But that doesn't necessarily help us work out what do when others start treating us as enemies, does it? If the solidarity is not being recognised from the other side, how are we supposed to express it?

The passage we heard from the letter to the Ephesians is one of the more war-like in the Christian canon. It uses strong military imagery to describe the "armour" we must put on to defend ourselves in a great struggle. So at first glance, it may look as though we are being given licence here to engage in head to head conflict with those who have set themselves against us. But wait.

Here's that phrase "flesh and blood" again, and what does it say this time? "Our struggle is not against enemies of flesh and blood."

"Our struggle is not against enemies of flesh and blood, but against the rulers, against the authorities, against the cosmic powers of this present darkness, against the spiritual forces of evil in the heavenly places."

It doesn't say that there are no enemies of flesh and blood. It says that our struggle is not against them. In other words, even if there are people who set themselves against us and seek to destroy us, it is not really them that we are up against. It is something else. Something bigger. Something which may be using them, and working through them, but which we are not to identify as being them. Up to a point you can continue to use the military imagery here. It is like a soldier in a war saying that he has no argument with the individual soldiers on the other side, but only with the ideology and nation which they represent and from whom they are taking their orders. "Our struggle is not against enemies of flesh and blood, but against the rulers, against the authorities, against the spiritual forces of evil."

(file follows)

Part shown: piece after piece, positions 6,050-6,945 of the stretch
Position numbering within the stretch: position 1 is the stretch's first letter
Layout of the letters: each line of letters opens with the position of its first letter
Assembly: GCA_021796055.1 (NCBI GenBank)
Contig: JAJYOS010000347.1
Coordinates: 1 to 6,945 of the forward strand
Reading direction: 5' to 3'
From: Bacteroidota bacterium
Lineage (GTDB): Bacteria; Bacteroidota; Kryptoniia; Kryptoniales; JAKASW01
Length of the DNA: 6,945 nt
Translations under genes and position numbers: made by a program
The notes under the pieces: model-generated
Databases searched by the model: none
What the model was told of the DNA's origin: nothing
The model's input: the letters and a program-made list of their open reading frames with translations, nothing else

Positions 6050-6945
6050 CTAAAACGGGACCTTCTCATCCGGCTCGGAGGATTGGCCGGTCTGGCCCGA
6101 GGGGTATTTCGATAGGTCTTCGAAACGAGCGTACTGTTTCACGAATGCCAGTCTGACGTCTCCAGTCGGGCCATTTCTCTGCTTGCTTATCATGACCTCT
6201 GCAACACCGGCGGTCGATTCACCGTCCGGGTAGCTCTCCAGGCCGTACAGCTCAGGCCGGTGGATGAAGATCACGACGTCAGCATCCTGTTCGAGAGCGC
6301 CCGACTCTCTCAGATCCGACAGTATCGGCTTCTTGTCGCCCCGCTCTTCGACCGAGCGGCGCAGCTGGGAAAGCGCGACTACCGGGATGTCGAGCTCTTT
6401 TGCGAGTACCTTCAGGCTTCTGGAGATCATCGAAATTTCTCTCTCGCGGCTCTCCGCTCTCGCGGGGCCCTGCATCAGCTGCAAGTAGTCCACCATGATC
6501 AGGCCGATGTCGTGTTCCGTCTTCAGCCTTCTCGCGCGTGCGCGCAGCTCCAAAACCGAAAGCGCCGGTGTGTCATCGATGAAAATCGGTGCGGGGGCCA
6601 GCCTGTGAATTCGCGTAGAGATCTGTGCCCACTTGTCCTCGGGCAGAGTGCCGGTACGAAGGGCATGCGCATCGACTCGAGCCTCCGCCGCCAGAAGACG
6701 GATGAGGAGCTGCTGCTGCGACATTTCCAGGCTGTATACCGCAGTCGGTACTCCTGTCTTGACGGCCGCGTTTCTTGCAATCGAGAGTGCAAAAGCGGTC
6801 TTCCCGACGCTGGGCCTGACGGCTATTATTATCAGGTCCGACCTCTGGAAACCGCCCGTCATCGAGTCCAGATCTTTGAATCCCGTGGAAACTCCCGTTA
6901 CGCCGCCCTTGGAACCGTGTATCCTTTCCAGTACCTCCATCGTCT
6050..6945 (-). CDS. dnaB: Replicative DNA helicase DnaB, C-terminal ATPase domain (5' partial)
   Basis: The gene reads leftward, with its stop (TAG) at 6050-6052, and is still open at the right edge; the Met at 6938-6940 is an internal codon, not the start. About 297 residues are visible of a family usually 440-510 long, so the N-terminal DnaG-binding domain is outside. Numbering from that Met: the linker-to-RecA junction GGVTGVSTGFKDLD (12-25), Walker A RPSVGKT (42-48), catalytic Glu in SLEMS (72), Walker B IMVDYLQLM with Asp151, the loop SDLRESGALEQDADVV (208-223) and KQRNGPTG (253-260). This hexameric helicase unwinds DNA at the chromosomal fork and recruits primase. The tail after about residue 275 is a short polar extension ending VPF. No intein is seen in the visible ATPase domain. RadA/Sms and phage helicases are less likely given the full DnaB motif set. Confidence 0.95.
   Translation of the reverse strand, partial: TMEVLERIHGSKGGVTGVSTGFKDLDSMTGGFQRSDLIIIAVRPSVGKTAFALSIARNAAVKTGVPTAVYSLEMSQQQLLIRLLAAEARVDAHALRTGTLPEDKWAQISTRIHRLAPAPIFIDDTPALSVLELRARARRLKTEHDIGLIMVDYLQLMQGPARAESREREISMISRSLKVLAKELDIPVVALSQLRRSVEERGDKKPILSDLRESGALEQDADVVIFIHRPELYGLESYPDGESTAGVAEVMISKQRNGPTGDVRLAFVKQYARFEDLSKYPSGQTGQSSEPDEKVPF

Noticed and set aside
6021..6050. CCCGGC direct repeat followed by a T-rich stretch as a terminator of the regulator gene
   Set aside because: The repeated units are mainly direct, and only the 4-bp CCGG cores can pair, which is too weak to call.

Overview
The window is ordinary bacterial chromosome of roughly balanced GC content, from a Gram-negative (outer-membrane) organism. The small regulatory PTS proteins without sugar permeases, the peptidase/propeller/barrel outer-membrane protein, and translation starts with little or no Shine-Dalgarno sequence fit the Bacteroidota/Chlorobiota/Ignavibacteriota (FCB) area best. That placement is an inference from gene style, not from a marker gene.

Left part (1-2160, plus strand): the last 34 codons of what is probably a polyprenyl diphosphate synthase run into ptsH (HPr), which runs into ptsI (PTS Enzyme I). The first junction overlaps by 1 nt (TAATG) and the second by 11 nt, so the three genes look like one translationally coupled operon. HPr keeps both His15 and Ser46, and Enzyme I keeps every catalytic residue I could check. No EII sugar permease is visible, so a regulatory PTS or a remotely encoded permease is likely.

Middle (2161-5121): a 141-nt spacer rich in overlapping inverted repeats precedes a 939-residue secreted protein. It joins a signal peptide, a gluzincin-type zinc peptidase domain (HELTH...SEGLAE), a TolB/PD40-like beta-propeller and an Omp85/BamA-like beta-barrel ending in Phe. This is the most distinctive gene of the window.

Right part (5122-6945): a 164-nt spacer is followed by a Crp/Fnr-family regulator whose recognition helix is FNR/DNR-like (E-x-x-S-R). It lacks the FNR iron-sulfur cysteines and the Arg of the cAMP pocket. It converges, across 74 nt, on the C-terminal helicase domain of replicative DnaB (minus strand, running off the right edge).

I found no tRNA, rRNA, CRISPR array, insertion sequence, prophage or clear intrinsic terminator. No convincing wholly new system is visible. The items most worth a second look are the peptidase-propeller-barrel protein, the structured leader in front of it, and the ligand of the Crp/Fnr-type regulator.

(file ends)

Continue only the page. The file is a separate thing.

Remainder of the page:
But it is when we recall our gospel reading again that we see that the metaphor breaks down beyond that. Because a soldier in a war is still expected to kill the opposing soldiers, even if he can make a distinction between who they are and what they are being controlled by. But Jesus is emphasising the importance of our solidarity, and modelling for us what it means to willingly be the victim rather than perpetuate the violence, and the Apostle is calling us to struggle against the spiritual forces of evil, and not to identify anyone of flesh and blood as representing those forces.

Now this is not easy to do, and it is no wonder that the Apostle links it with the need to pray at all times and be strong in the strength of God's power. The easy way is always to identify someone who seems to represent what we are up against and to make them our target. But Christ has taken on their flesh and blood too, and our struggle is not against enemies of flesh and blood. So what does this look like in practice?

Well, in practice it means that no matter how violently opposed to us Osama Bin Laden and his band of fanatics are, our struggle is not with him. Osama Bin Laden is a fellow human being created in the image of God, and we are to honour him as such and pray for him as such. We are certainly to stand firm in our uncompromising opposition to the spirit of hatred and divisiveness and violence, but as can be seen only too clearly in much of the western world's response to him, if we don't maintain that distinction, the rulers and authorities and cosmic powers of hatred and divisiveness and violence quickly conquer us too, and we too become captive servants of those very spiritual forces. We become part of the problem instead of part of the solution.